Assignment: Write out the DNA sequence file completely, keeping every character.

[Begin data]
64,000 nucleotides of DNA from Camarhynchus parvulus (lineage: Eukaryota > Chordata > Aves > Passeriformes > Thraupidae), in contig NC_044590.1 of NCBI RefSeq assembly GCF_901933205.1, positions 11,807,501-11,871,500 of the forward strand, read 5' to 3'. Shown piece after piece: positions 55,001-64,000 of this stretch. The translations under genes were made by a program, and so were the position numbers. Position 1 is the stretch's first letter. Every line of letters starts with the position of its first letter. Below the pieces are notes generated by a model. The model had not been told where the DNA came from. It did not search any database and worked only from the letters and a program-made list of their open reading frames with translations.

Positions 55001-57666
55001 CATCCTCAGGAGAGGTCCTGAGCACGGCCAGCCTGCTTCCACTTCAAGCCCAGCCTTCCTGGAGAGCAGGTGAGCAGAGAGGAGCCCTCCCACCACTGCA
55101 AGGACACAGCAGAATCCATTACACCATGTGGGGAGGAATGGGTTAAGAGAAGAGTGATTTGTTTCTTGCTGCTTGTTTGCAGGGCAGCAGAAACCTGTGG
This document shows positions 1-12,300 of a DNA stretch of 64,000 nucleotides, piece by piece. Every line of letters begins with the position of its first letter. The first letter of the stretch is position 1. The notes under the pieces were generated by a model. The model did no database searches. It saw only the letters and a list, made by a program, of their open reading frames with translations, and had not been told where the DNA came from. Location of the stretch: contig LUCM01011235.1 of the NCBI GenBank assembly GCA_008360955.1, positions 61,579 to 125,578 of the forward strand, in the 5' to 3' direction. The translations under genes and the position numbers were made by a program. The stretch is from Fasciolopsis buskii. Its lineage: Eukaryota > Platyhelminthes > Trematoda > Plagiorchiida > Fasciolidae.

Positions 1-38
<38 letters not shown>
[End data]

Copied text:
64,000 nucleotides of DNA from Camarhynchus parvulus (lineage: Eukaryota > Chordata > Aves > Passeriformes > Thraupidae), in contig NC_044590.1 of NCBI RefSeq assembly GCF_901933205.1, positions 11,807,501-11,871,500 of the forward strand, read 5' to 3'. Shown piece after piece: positions 55,001-64,000 of this stretch. The translations under genes were made by a program, and so were the position numbers. Position 1 is the stretch's first letter. Every line of letters starts with the position of its first letter. Below the pieces are notes generated by a model. The model had not been told where the DNA came from. It did not search any database and worked only from the letters and a program-made list of their open reading frames with translations.

Positions 55001-57666
55001 CATCCTCAGGAGAGGTCCTGAGCACGGCCAGCCTGCTTCCACTTCAAGCCCAGCCTTCCTGGAGAGCAGGTGAGCAGAGAGGAGCCCTCCCACCACTGCA
55101 AGGACACAGCAGAATCCATTACACCATGTGGGGAGGAATGGGTTAAGAGAAGAGTGATTTGTTTCTTGCTGCTTGTTTGCAGGGCAGCAGAAACCTGTGG
This document shows positions 1-12,300 of a DNA stretch of 64,000 nucleotides, piece by piece. Every line of letters begins with the position of its first letter. The first letter of the stretch is position 1. The notes under the pieces were generated by a model. The model did no database searches. It saw only the letters and a list, made by a program, of their open reading frames with translations, and had not been told where the DNA came from. Location of the stretch: contig LUCM01011235.1 of the NCBI GenBank assembly GCA_008360955.1, positions 61,579 to 125,578 of the forward strand, in the 5' to 3' direction. The translations under genes and the position numbers were made by a program. The stretch is from Fasciolopsis buskii. Its lineage: Eukaryota > Platyhelminthes > Trematoda > Plagiorchiida > Fasciolidae.

Positions 1-38
<38 letters not shown>